Jess McCabe

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Survey exposes office-based race, sex and age discrimination in sector

Housing staff have shared shocking stories of race discrimination, including the use of the N-word at work, as Inside Housing publishes the first-ever sector survey of harassment and discrimination.

The survey unveiled anonymous stories of how staff have experienced discrimination, with 225 professionals providing information. One reported how “a former manager called me a n***** in a text message” while another said “a colleague used the N-word to describe someone in the presence of the whole office”

Others reported missing out on promotions due to prejudices about age, race and gender, and a female board member said she was called “a stupid little girl” by an older man when she questioned his decisions.

Muslim employees recounted having staff mock their prayers, while a black woman described how colleagues laughed as a manager joked about her hair.

Alison Inman, president of the Chartered Institute of Housing, said: “This should act as a wake-up call to all who assumed that these behaviours had been confined to the past.

“We need to have the same high expectations from the frontline to the board and our starting point has to be that we take seriously any reports of behaviour that falls short.

“There can be no excuses and no hiding places.”

Ruth Davison, executive director of public impact at the National Housing Federation, said: “It’s not acceptable that people in our sector are being discriminated against at work and it’s particularly shocking that in 2018 people have experienced such direct and explicit forms of racism.”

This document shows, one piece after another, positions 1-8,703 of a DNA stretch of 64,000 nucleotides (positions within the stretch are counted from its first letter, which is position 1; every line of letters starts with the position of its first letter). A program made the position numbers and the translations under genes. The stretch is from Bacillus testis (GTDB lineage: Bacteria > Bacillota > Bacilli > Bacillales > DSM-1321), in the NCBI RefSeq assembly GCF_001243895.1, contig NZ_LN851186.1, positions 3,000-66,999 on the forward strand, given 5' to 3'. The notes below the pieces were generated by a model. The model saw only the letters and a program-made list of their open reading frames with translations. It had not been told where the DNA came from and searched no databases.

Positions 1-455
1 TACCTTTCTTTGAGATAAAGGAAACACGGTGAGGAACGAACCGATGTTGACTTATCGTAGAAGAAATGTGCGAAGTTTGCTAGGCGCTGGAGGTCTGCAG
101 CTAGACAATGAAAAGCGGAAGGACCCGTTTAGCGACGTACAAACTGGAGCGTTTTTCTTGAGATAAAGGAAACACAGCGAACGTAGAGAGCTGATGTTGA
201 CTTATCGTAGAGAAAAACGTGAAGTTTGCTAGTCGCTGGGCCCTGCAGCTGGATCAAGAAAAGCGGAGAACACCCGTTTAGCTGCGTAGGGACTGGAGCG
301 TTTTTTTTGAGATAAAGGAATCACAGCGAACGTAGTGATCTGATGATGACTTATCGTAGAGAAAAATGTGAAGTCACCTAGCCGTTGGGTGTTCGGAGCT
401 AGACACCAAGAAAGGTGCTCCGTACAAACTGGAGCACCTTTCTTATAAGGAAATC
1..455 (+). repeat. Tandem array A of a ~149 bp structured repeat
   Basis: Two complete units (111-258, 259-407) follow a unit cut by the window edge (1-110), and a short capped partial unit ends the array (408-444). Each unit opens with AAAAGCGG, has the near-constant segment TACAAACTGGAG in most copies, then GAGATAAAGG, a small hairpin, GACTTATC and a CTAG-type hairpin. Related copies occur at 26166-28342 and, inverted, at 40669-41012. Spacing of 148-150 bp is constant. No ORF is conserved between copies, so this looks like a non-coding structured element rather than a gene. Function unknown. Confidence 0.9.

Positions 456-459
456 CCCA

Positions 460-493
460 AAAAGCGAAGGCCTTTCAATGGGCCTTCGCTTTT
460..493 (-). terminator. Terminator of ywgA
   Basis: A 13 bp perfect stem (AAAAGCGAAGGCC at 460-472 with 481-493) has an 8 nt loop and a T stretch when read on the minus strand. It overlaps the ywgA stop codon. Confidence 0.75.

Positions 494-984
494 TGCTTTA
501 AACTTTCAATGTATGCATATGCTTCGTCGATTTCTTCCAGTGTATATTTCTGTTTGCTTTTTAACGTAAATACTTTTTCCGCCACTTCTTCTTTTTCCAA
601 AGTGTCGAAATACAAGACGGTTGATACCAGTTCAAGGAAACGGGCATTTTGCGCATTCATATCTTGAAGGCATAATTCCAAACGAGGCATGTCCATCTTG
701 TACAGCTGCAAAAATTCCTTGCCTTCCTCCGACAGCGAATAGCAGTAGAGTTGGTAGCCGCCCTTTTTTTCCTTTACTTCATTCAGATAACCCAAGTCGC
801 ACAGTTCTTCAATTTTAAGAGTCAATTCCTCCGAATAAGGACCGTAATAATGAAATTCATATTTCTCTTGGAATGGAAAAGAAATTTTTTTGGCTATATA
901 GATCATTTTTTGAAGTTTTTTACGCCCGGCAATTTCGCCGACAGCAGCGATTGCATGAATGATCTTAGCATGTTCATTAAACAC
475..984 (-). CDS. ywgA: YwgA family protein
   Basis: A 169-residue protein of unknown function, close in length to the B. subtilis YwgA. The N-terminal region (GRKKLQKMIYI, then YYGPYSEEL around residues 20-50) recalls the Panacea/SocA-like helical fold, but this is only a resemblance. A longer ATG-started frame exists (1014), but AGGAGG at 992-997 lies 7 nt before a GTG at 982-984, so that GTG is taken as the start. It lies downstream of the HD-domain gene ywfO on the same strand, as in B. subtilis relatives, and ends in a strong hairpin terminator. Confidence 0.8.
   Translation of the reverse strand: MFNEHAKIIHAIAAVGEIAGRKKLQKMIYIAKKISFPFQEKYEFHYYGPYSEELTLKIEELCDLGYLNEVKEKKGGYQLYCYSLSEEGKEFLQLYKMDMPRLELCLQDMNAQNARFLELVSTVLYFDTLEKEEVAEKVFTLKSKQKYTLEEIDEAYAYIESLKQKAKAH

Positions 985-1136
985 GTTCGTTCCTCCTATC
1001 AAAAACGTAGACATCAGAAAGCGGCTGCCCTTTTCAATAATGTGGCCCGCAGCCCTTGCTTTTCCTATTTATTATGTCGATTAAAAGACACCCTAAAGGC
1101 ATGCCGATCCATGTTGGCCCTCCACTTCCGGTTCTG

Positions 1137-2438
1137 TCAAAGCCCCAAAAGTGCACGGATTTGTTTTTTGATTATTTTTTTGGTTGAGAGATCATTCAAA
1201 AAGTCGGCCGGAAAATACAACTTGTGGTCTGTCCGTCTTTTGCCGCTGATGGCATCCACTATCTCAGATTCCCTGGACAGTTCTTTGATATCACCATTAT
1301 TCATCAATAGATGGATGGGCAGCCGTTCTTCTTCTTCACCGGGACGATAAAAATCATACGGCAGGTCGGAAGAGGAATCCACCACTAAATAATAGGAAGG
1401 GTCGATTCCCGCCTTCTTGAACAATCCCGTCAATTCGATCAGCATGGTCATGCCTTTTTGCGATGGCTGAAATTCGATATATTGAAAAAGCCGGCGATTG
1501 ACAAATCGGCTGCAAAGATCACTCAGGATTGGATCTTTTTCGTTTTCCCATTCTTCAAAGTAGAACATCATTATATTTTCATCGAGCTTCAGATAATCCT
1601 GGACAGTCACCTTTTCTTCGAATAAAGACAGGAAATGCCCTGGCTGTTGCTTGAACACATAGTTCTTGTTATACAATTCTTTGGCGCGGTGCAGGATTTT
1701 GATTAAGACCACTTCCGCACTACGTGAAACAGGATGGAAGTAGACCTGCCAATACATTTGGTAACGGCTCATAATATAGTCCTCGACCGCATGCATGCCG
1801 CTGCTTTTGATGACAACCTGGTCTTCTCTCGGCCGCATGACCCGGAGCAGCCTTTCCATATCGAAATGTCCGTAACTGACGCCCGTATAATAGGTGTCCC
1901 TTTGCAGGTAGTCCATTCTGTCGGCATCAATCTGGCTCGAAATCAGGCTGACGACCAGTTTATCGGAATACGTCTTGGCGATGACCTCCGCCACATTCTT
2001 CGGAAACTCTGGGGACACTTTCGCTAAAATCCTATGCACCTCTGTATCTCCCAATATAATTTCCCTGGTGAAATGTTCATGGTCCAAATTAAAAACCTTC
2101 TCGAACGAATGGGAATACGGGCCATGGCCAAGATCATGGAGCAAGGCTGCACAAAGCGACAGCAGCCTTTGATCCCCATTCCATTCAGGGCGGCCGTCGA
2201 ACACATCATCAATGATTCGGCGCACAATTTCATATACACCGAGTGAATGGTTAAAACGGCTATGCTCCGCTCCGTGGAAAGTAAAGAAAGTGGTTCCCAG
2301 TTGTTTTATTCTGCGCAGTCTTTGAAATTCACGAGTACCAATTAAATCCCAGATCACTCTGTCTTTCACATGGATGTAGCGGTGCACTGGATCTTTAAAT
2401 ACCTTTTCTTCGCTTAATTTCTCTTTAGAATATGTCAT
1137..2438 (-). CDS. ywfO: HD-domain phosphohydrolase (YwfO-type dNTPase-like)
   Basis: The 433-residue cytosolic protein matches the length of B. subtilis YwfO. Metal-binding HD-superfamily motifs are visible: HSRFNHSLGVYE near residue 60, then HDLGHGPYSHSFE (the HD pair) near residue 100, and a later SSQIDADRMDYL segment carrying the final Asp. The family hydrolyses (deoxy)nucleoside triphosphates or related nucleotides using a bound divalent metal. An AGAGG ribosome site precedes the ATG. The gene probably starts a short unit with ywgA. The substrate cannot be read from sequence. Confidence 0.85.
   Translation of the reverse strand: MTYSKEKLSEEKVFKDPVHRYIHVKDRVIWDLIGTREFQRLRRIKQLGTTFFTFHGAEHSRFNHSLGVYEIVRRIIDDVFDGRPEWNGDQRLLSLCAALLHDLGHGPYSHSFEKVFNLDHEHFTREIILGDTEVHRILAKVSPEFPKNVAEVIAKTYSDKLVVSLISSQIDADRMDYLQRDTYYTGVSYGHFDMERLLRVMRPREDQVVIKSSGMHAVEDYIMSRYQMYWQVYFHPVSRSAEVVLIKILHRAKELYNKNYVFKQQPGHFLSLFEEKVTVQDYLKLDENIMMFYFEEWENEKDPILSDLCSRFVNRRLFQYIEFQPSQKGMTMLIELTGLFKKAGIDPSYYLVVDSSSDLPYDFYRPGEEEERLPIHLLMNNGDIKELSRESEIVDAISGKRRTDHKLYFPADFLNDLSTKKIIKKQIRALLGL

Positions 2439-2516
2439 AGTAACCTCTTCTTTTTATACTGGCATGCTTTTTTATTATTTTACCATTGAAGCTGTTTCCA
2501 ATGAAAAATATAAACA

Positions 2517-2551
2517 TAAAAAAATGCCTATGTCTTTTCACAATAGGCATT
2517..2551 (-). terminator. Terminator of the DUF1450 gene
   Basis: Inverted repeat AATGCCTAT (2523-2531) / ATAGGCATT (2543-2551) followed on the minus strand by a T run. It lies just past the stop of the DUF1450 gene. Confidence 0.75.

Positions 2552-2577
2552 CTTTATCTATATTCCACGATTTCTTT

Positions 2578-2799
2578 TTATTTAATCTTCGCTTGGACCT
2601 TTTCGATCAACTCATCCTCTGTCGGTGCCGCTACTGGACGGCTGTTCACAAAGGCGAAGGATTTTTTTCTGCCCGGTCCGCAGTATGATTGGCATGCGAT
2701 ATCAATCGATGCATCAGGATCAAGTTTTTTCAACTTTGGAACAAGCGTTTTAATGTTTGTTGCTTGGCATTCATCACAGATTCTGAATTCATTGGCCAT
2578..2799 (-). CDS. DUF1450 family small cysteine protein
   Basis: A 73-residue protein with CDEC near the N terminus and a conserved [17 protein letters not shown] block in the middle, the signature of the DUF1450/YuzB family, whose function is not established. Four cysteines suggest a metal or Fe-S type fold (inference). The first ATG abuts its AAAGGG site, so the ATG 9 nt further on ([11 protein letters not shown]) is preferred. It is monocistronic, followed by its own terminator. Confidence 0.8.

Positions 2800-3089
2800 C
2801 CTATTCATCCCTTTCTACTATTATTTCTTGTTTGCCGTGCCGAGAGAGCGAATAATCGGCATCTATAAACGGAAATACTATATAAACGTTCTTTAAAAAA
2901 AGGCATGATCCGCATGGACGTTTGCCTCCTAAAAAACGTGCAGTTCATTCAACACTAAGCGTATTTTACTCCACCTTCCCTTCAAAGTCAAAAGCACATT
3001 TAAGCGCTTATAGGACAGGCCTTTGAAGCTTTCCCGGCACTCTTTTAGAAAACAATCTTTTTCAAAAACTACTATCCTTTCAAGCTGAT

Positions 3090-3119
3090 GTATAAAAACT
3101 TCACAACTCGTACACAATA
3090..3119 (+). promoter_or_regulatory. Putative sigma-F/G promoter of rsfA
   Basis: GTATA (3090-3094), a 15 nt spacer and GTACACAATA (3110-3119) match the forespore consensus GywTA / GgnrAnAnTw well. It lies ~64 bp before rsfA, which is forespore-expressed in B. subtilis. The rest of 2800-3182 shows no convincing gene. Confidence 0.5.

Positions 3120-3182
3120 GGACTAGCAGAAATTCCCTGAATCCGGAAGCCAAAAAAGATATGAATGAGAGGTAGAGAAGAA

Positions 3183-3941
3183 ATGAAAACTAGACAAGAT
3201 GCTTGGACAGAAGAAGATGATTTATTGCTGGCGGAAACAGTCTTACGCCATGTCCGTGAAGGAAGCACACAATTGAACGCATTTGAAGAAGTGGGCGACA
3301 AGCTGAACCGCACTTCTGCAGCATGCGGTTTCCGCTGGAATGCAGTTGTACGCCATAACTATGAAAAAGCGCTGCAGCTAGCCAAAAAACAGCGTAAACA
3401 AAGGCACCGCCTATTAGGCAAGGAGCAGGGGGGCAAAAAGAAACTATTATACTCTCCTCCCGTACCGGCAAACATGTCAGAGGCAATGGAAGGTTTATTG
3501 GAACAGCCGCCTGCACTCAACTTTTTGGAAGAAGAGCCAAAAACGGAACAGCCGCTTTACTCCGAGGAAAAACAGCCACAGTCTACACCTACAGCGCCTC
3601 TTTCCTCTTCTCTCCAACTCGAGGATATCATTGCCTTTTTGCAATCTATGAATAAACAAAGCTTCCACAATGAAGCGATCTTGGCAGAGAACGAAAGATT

Raj Patel, chief executive of the Housing Diversity Network, said: “I kissed my teeth at some of the comments: using the N-word openly in the office, black and white colleagues not being equally recognised, male board members blanking female ones, some not seen as young being consigned to the scrapheap… derogatory comments about gay staff, and resident/staff conflict due to different nationalities.”

In total, 29% of respondents to the survey reported seeing or experiencing negative comments or abusive actions based on race.

Sixty-three per cent said they had experienced or witnessed discriminatory incidents by a colleague, but 48% named senior management and 36% their line manager as being responsible.


This story was originally published by Inside Housing

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